Other explanations for the origins of music have been offered, including the notion that it grew out of either courtship rituals or the need to sooth infants.  These ideas aren’t mutually exclusive, of course.  When and why so many of us evolved into passive listeners is another question.

It would be interesting to experiment on people listening to music not through headphones, or as background sounds in a store, but rather in a concert hall, sitting in rapt concentration with hundreds of other like-minded fans. Could that sort of physically passive but focused attention on music produce the same physiological effect that the players experience? Further research awaits.

Meanwhile, if you’re congratulating a musician after a brilliant performance with a vigorous handshake, don’t worry that you’re holding on too tightly. Chances are he or she won’t mind a bit.

Tom Jacobs
Staff writer Tom Jacobs is a veteran journalist with more than 20 years experience at daily newspapers. He has served as a staff writer for The Los Angeles Daily News and the Santa Barbara News-Press. His work has also appeared in The Los Angeles Times, Chicago Tribune, and Ventura County Star.

More From Tom Jacobs

A weekly roundup of the best of Pacific Standard and PSmag.com, delivered straight to your inbox.

Recent Posts

November 24 • 4:00 PM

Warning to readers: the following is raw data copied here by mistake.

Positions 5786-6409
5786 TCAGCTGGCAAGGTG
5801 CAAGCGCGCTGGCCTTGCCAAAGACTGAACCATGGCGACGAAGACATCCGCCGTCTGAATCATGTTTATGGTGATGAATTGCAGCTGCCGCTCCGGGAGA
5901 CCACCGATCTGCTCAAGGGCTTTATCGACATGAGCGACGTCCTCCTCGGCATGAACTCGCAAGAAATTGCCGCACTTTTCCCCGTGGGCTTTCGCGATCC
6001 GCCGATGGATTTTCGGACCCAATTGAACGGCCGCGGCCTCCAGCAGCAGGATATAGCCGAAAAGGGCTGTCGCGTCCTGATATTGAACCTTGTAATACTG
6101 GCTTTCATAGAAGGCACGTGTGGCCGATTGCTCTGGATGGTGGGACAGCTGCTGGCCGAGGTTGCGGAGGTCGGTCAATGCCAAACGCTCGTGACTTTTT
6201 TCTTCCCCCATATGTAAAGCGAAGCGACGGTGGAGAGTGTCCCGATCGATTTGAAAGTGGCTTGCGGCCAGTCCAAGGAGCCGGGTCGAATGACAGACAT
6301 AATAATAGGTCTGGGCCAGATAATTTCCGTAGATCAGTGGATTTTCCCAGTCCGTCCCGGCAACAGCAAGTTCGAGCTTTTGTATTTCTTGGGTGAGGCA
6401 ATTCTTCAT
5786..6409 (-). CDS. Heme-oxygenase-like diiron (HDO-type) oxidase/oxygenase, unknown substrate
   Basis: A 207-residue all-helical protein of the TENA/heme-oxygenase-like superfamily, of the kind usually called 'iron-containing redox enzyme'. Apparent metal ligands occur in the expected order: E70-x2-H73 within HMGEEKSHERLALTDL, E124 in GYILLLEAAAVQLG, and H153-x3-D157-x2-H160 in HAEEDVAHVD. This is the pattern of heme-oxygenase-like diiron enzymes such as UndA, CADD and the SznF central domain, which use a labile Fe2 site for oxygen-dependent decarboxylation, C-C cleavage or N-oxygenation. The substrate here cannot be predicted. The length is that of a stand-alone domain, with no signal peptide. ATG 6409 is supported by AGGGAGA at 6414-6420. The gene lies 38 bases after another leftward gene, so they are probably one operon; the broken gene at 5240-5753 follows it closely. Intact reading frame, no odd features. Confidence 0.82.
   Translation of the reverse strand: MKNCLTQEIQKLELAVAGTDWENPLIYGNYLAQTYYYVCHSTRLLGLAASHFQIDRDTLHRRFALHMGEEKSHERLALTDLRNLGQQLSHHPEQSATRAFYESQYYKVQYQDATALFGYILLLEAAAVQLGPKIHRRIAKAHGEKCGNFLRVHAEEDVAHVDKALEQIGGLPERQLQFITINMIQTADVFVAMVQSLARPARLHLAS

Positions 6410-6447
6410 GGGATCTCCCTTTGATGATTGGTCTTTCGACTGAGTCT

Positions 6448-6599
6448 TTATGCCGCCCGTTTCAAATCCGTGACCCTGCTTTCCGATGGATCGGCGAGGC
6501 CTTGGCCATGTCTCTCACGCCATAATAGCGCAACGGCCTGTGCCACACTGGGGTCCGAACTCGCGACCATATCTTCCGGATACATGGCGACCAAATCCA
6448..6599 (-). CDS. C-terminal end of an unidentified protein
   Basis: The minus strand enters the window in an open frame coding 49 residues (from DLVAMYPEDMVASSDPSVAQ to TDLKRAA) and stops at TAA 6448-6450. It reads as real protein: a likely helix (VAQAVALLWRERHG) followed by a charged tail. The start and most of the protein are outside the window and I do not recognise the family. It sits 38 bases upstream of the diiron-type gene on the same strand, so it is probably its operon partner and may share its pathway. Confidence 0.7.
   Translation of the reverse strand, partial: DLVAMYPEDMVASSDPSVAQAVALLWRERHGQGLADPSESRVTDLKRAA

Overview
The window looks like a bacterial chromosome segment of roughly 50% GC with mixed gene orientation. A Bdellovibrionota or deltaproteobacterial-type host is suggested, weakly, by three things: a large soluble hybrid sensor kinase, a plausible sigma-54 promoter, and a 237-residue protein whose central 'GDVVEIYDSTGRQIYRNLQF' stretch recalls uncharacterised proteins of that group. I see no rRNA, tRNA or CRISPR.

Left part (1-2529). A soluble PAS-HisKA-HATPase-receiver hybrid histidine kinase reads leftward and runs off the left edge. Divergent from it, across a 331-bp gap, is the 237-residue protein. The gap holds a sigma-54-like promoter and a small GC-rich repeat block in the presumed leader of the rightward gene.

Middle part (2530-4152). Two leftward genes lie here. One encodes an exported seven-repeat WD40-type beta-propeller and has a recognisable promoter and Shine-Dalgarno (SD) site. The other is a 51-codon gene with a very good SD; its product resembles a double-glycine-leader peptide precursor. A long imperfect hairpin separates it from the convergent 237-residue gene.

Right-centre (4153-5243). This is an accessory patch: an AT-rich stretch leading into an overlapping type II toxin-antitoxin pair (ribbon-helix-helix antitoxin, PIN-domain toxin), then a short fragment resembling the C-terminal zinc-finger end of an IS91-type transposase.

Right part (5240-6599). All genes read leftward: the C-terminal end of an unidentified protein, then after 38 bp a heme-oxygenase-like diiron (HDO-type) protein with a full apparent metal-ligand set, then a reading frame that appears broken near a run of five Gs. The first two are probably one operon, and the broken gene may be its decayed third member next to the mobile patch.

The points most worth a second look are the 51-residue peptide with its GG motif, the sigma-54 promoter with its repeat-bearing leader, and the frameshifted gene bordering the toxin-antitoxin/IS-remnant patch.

Federal Reserve Announces Sweeping Review of Its Big Bank Oversight

The Federal Reserve Board wants to look at whether the views of examiners are being heard by higher-ups.



November 24 • 2:00 PM

That Catcalling Video Is a Reminder of Why Research Methods Are So Important

If your methods aren’t sound then neither are your findings.


November 24 • 12:00 PM

Yes, Republicans Can Still Win the White House

If the economy in 2016 is where it was in 2012 or better, Democrats will likely retain the White House. If not, well….


November 24 • 11:36 AM

Feeling—Not Being—Wealthy Cuts Support for Economic Redistribution

A new study suggests it’s relative wealth that leads people to oppose taxing the rich and giving to the poor.


November 24 • 10:00 AM

Why Are Patients Drawn to Certain Doctors?

We look for an emotional fit between our physicians and ourselves—and right now, that’s the best we can do.


November 24 • 8:00 AM

Why Do We Elect Corrupt Politicians?

Voters, it seems, are willing to forgive—over and over again—dishonest yet beloved politicians if they think the job is still getting done.



November 24 • 6:00 AM

They Steal Babies, Don’t They?

Ethiopia, the Hague, and the rise and fall of international adoption. An exclusive investigation of internal U.S. State Department documents describing how humanitarian adoptions metastasized into a mini-industry shot through with fraud, becoming a source of income for unscrupulous orphanages, government officials, and shady operators—and was then reined back in through diplomacy, regulation, and a brand-new federal law.


November 24 • 4:00 AM

Nudging Drivers, and Pedestrians, Into Better Behavior

Daniel Pink’s new series, Crowd Control, premieres tonight on the National Geographic Channel.


November 21 • 4:00 PM

Why Are America’s Poorest Toddlers Being Over-Prescribed ADHD Drugs?

Against all medical guidelines, children who are two and three years old are getting diagnosed with ADHD and treated with Adderall and other stimulants. It may be shocking, but it’s perfectly legal.